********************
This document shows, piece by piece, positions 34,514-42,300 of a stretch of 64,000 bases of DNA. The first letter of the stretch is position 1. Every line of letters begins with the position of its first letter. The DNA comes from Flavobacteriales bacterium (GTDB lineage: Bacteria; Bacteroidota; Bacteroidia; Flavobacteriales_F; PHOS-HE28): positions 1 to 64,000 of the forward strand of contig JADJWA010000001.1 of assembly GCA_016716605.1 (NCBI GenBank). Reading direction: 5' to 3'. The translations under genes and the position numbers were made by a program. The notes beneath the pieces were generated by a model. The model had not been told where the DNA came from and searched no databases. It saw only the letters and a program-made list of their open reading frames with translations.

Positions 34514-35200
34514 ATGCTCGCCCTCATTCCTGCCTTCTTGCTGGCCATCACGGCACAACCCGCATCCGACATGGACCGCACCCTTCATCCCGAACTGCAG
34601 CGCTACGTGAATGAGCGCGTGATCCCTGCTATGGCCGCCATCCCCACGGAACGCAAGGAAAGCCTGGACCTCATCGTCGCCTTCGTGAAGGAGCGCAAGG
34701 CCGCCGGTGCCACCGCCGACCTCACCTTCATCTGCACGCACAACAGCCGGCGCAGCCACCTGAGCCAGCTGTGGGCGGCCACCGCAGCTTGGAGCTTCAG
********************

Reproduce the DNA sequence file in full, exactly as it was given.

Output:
This document shows, piece by piece, positions 34,514-42,300 of a stretch of 64,000 bases of DNA. The first letter of the stretch is position 1. Every line of letters begins with the position of its first letter. The DNA comes from Flavobacteriales bacterium (GTDB lineage: Bacteria; Bacteroidota; Bacteroidia; Flavobacteriales_F; PHOS-HE28): positions 1 to 64,000 of the forward strand of contig JADJWA010000001.1 of assembly GCA_016716605.1 (NCBI GenBank). Reading direction: 5' to 3'. The translations under genes and the position numbers were made by a program. The notes beneath the pieces were generated by a model. The model had not been told where the DNA came from and searched no databases. It saw only the letters and a program-made list of their open reading frames with translations.

Positions 34514-35200
34514 ATGCTCGCCCTCATTCCTGCCTTCTTGCTGGCCATCACGGCACAACCCGCATCCGACATGGACCGCACCCTTCATCCCGAACTGCAG
34601 CGCTACGTGAATGAGCGCGTGATCCCTGCTATGGCCGCCATCCCCACGGAACGCAAGGAAAGCCTGGACCTCATCGTCGCCTTCGTGAAGGAGCGCAAGG
34701 CCGCCGGTGCCACCGCCGACCTCACCTTCATCTGCACGCACAACAGCCGGCGCAGCCACCTGAGCCAGCTGTGGGCGGCCACCGCAGCTTGGAGCTTCAG